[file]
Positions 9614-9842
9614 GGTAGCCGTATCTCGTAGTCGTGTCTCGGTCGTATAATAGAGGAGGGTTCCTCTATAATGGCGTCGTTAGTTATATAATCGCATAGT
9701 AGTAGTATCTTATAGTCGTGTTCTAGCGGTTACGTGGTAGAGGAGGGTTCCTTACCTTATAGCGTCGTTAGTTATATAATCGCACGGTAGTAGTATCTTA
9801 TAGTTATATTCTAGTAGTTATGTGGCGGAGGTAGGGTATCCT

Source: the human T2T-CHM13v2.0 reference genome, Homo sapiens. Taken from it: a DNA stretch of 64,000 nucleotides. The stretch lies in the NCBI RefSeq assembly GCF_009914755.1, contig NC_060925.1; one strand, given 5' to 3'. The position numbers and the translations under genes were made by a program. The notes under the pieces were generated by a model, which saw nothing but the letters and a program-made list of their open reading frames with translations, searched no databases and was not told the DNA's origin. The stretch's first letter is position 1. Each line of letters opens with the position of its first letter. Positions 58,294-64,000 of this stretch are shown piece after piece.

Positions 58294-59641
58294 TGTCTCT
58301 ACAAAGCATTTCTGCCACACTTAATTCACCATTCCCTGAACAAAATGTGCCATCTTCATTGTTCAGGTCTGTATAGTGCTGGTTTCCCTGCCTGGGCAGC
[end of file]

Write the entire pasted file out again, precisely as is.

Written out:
Positions 9614-9842
9614 GGTAGCCGTATCTCGTAGTCGTGTCTCGGTCGTATAATAGAGGAGGGTTCCTCTATAATGGCGTCGTTAGTTATATAATCGCATAGT
9701 AGTAGTATCTTATAGTCGTGTTCTAGCGGTTACGTGGTAGAGGAGGGTTCCTTACCTTATAGCGTCGTTAGTTATATAATCGCACGGTAGTAGTATCTTA
9801 TAGTTATATTCTAGTAGTTATGTGGCGGAGGTAGGGTATCCT

Source: the human T2T-CHM13v2.0 reference genome, Homo sapiens. Taken from it: a DNA stretch of 64,000 nucleotides. The stretch lies in the NCBI RefSeq assembly GCF_009914755.1, contig NC_060925.1; one strand, given 5' to 3'. The position numbers and the translations under genes were made by a program. The notes under the pieces were generated by a model, which saw nothing but the letters and a program-made list of their open reading frames with translations, searched no databases and was not told the DNA's origin. The stretch's first letter is position 1. Each line of letters opens with the position of its first letter. Positions 58,294-64,000 of this stretch are shown piece after piece.

Positions 58294-59641
58294 TGTCTCT
58301 ACAAAGCATTTCTGCCACACTTAATTCACCATTCCCTGAACAAAATGTGCCATCTTCATTGTTCAGGTCTGTATAGTGCTGGTTTCCCTGCCTGGGCAGC